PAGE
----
The predictable roller-coaster effect of the New York Rangers’ rebuild has been in full effect over the past week-plus. The up-and-coming Blueshirts played three of their best games of the season mixed in with their absolute worst.
The extreme ups and downs have been figuratively vertigo-inducing for fans, no doubt. The kids, though, are playing, gaining invaluable experience and showing glimpses of what they can become. That was the whole point of this season and the overall process, right? Patience as the price for a better future?
The answer, of course, is yes. Yet a potentially major issue has emerged on defense, where poor contract decisions threaten to delay and even stunt the rebuild – a situation that needs to be resolved in short order, yet seems to present no easy solutions.
That would be on the left side of the blue line, where the onerous deals of Marc Staal and Brady Skjei have the potential to create a blockage for three talented youngsters whom the organization sees as potential key parts of the future.
The club continues to be hampered by former general manager Glen Sather’s decision to hand Staal, the steady, gritty and respected 32-year-old veteran, a six-year extension worth $34.2 million in Jan. 2015. The deal, which runs one more season after this one, carries a $5.7 million cap hit that for at least this season, appears to render him all but untradeable.
Staal has battled through concussion problems and a serious eye injury in 13 seasons since the Rangers drafted him 12th overall in 2005. He’s been a heart-and-soul warrior, an alternate captain since 2010. The hard truth, though, is that he was never worth that kind of contract. (from ‘Now Rangers Teammates, Eric and Marc Staal Recall Hit That Shook a Family, and a Career’, NY Daily News – 3/19/16)
Staal provides nothing offensively, and after a pair of resurgent seasons coming into 2019-20, it’s become apparent that his lack of mobility has left him vulnerable in the ever-faster NHL. Coach David Quinn finally bowed to the obvious Tuesday, making Staal a healthy scratch for the first time in his career, and again Saturday as the Rangers defeated the Nashville Predators 2-1 for their third win in four games.
“It was obviously not an easy one,” Quinn told Larry Brooks of the New York Post of his conversation with Staal. “I can sit here and tell you how much I respect the hell out of him, how much I like the guy, and it’s all legit and true, but it doesn’t make anybody feel any better.” (from ‘David Quinn had a hard time benching Rangers’ Marc Staal’, New York Post – 10/30/19)
Skjei Extension Looking Like a Mistake
As messy as the Staal situation is, the circumstances surrounding Skjei could prove worse. The Rangers’ flawed decision to extend him after his second season for six years at an annual cap hit of $5.25 million could ironically prove costly.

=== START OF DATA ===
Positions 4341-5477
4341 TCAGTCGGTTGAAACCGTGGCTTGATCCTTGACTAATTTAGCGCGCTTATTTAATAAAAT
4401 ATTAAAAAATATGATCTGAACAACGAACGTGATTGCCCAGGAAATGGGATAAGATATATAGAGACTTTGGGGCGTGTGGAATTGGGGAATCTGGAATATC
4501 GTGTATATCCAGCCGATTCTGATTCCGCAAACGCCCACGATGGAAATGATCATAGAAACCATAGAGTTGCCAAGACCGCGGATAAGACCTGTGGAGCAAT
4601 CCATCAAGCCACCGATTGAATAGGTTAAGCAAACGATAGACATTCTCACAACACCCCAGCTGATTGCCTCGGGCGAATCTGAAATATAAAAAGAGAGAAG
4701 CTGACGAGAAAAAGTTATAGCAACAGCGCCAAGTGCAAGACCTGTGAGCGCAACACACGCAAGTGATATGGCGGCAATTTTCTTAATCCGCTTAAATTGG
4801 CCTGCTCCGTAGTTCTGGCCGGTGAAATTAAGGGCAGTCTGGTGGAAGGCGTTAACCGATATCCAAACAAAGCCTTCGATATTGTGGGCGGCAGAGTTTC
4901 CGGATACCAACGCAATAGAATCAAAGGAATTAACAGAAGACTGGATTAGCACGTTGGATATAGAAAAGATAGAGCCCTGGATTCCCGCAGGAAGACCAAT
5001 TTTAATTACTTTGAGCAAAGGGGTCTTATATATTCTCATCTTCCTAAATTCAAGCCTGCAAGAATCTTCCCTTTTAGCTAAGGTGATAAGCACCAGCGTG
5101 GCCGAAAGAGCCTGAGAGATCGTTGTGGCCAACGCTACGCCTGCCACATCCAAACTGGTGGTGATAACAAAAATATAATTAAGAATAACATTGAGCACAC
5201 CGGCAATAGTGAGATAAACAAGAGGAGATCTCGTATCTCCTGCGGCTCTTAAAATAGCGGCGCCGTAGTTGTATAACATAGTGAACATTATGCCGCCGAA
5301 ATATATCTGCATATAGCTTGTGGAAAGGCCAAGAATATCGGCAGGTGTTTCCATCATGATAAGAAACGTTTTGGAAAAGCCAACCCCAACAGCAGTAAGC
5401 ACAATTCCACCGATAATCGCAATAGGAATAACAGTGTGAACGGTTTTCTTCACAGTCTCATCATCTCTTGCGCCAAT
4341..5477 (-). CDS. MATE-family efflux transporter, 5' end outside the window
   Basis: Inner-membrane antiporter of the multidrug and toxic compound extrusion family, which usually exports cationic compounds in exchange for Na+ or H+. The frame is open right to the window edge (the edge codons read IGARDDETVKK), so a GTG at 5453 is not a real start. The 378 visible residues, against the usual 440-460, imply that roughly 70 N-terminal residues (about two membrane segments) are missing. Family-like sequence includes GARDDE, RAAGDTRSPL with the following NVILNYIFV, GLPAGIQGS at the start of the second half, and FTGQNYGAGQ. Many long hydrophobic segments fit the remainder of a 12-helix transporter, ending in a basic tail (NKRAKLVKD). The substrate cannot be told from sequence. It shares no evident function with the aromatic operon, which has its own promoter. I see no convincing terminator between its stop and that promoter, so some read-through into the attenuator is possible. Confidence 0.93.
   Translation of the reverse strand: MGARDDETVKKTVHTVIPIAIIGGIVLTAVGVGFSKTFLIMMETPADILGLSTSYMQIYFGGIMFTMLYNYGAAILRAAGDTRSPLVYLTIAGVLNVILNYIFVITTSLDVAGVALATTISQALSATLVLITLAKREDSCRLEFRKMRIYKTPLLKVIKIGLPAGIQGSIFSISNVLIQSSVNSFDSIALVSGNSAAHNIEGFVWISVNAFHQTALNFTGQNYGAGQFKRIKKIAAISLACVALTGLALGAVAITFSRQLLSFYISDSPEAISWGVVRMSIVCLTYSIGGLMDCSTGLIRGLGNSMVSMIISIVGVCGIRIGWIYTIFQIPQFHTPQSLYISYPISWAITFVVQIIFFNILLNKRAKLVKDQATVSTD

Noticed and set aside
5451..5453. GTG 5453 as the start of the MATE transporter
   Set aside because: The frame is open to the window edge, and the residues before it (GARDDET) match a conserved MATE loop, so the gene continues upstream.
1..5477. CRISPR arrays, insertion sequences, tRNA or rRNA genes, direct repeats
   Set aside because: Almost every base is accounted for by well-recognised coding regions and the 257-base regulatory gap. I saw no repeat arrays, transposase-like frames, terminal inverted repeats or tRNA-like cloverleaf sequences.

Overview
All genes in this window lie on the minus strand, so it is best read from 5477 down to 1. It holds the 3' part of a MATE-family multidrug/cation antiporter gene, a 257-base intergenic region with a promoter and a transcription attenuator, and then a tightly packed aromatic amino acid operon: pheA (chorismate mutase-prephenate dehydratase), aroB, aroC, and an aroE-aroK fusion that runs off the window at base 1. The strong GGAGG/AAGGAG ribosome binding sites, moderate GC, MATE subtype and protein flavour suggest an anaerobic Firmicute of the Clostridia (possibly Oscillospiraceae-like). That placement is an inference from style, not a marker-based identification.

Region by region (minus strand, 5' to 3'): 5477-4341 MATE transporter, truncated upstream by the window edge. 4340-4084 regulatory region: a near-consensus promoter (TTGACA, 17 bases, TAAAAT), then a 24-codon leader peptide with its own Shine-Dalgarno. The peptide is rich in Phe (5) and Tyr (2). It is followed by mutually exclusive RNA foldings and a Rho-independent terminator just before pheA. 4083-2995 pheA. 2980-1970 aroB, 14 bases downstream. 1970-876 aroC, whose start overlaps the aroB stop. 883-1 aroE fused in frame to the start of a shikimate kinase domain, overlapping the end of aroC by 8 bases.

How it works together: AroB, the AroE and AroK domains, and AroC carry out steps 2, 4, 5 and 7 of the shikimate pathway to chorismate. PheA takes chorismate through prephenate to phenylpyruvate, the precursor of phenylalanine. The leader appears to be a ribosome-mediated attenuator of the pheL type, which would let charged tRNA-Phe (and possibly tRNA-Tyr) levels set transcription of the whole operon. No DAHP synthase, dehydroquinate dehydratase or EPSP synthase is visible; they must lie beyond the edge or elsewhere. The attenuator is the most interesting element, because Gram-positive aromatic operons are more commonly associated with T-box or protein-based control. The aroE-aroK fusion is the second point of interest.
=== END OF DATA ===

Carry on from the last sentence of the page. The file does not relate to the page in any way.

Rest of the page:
The club opted to write off as an aberration Skjei’s alarming 2017-18 campaign, in which he posted a minus-27 rating, and focus on his breakout 2016-17 effort in an attempt to lock in a cheaper contract long-term for a player it saw as a future cornerstone. At this point, choosing that course of action over a shorter bridge deal appears rash. Skjei wasn’t much better in 2018-19 and got off to another shaky start this season – the strong 2016-17 performance now looking like the aberration.
Paired with childhood friend Jacob Trouba as the assumed top-pair defensive unit, Skjei struggled out of the gate and was removed from the pairing after one game. He’s endured some extended stretches on the bench, though his game has picked up some recently.
Perhaps Quinn will help the 25-year-old rediscover his form of 2016-17. If he can’t, though – and Skjei should hardly be immune to joining Staal in street clothes, should that be warranted – the net effect is that this building club will effectively have two blocked spots on defense through next season. And as Ryan Lindgren has demonstrated in the last two games, that’s a major problem.
Recalled from Hartford to give the defense some edge and physicality, Lindgren teamed with Adam Fox as a formidable duo that helped the Rangers to a 4-1 victory over the powerful Tampa Bay Lightning on Tuesday, putting the memory of Sunday’s ugly 7-4 loss to the Boston Bruins in the past and showing why the Blueshirts are so high on Lindgren. The rookie was stout again Saturday in helping to hold down the high-scoring Predators. (from ‘Marc Staal Opens Up About Being Benched by Rangers’, New York Post – 11/2/19)
The 21-year-old, acquired as a key element in the Rick Nash trade with the Bruins in February 2018, needs the chance to play every night after getting into five games last season. With fellow highly regarded youngster Libor Hajek ensconced as Trouba’s partner in what’s been a mostly successful pairing, Lindgren getting regular duty means Staal or Skjei will have to consistently sit. The issue, though, doesn’t come close to ending there.
Waiting in the wings, if not ready just yet, is 2018 first-round draft pick K’Andre Miller, the big and fast University of Wisconsin defenseman who’s off to a strong start with the Badgers this season and whose expected arrival on Broadway is drawing closer. The same goes for Yegor Rykov, another left-side, defensive prospect who’s currently injured but signed a two-year entry-level deal in the offseason.